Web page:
Inlets and outlets also need to be designed with a safe water flow rate. This design specifies the number and needed to achieve the recommended flow rates.  To keep people from getting their hair or limbs caught in the pipework, the outlets are covered with grilles or special covers. Water is drawn out of the pool by circulation pumps through the pool outlets, and is returned to the pool via the filtration and treatment systems, through the pool inlets.



The heart of the pool system is the water circulation pump. In a typical pool one or more electric pumps will draw water from the pool, pull it through a strainer and push it through the filtration system and back into the pool. At appropriate points chemical treatments are introduced into the pool water.


Sand filters consist of a large circular tank, usually made of glass fiber, reinforced plastic or steel, containing a bed of special, even-graded sand, which has sharp edges.  During filtration, dirty water from the pool is pumped down through the filter bed and the tiny sand particles capture the many insoluble pollutants that can be filtered. At the bottom of the tank, the filtered water flows through the collection system and out of the outlet pipe. Over time, the debris collected in the sand slows down the water flow. If gauges show an increase in pressure on the inlet pipe compared to the outlet pipe, the operator knows there’s a lot of collected debris in the sand. This means it’s time to backwash (cleanse) the filter. To backwash, the operator (usually having to switch off the circulation pump first) adjusts a number of valves to reverse the water flow, so water from the pump pushes up through the sand, dislodging the debris. Automatic backwash systems are also available. At the top of the filter tank, the dirty water flows out through the inlet pipe and into the sewer.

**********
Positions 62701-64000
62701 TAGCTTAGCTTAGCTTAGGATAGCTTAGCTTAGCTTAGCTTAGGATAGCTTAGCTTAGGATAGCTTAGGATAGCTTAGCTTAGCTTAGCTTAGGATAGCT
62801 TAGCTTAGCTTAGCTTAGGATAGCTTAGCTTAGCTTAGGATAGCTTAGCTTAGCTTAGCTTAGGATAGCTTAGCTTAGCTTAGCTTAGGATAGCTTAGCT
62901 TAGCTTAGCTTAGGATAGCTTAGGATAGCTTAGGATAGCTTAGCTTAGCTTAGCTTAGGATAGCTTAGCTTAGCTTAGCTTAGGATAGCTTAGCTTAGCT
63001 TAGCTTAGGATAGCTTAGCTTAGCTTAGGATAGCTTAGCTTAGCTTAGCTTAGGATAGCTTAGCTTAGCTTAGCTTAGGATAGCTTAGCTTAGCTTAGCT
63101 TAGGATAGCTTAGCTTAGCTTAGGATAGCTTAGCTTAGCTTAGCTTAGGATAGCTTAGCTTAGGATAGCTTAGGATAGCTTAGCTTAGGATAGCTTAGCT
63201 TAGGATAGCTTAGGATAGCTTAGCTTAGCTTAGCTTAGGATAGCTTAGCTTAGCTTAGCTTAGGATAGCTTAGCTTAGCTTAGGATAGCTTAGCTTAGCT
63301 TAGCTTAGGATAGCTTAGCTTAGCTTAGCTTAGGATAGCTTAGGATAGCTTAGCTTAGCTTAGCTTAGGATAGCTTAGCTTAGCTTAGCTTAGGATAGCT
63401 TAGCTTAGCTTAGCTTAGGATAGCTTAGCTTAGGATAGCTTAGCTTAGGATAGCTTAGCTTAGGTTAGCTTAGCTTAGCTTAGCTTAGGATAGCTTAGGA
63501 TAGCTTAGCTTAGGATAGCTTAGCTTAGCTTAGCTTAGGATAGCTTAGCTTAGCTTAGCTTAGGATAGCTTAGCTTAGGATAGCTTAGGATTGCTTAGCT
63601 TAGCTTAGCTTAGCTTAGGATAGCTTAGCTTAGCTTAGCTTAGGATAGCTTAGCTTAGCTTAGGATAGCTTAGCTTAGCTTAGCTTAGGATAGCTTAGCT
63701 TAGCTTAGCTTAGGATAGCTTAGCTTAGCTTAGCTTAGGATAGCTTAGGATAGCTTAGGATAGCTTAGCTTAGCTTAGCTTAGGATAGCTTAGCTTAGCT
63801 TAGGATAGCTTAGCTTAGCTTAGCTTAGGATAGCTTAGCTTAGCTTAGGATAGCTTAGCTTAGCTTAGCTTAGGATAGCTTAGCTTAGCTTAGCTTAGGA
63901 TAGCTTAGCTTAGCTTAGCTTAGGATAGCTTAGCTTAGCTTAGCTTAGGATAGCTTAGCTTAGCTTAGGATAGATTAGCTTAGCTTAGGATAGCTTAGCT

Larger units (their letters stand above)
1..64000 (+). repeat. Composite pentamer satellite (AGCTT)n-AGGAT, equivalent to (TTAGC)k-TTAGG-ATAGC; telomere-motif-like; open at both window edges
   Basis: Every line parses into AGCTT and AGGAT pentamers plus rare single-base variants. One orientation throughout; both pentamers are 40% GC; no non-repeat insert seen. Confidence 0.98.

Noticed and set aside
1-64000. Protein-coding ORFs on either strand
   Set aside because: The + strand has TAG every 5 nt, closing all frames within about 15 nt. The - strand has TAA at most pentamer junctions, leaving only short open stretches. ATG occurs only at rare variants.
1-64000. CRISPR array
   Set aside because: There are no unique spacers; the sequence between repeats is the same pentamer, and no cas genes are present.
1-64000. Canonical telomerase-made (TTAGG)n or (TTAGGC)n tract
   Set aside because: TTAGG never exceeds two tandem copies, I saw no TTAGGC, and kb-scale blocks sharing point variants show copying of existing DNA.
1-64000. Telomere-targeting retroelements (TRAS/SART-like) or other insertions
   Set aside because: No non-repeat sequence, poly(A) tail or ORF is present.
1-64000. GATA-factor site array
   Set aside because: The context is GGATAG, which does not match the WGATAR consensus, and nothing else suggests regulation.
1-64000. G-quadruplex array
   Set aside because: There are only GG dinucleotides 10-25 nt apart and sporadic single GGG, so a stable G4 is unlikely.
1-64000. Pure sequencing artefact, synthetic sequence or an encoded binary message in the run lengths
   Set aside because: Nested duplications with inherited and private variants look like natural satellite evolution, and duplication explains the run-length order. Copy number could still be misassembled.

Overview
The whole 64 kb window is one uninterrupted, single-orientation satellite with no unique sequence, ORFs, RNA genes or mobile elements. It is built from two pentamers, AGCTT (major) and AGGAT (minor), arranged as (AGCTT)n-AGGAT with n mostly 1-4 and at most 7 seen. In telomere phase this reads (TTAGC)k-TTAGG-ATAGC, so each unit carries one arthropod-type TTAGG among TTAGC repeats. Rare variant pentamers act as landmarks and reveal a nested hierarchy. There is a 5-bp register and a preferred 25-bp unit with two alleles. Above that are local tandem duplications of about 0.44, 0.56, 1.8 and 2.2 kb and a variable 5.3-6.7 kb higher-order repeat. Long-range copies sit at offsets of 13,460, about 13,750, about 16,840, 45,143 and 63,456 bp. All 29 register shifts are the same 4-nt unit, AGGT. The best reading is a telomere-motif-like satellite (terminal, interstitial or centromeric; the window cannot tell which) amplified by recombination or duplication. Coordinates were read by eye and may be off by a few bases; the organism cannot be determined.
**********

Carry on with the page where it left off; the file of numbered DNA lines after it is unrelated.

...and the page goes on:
Domestic and small commercial pools normally have a single-handle ‘multiport’ valve to operate the various filter functions. Larger pools have a four or five-valve frontal system Diatomaceous earth filters use filter membranes (or septa) coated with this fine powder. When it gets dirty, it has to be removed, everything cleaned and the membranes recoated with fresh diatomaceous earth. In a cartridge filter, the polyester cloth (usually) or (in some domestic pools and spas) corrugated paper filter cartridges are removed, soaked in a bucket of cleaning chemical, hosed off and dried. So at least two sets of filter elements are needed. After up to a year, the filter element is replaced. For a filter to do its job, all the water in the pool (or more accurately, the equivalent volume) must pass through the filter in a certain amount of time– typically between 30 minutes and six hours –depending on the type of pool (spas, 6-15 minutes). That time is called the turnover period, and has to be related to the bathing load (number of bathers) the pool can take. The pool and filter system is usually connected (via a break tank) to the mains so fresh water can be added to the pool. This is necessary to replace water lost to evaporation, backwashing and the water that is carried out on people’s bodies and swim suits. Fresh water is added also to dilute the pool water in order to remove some of the chemical contaminants that accumulate.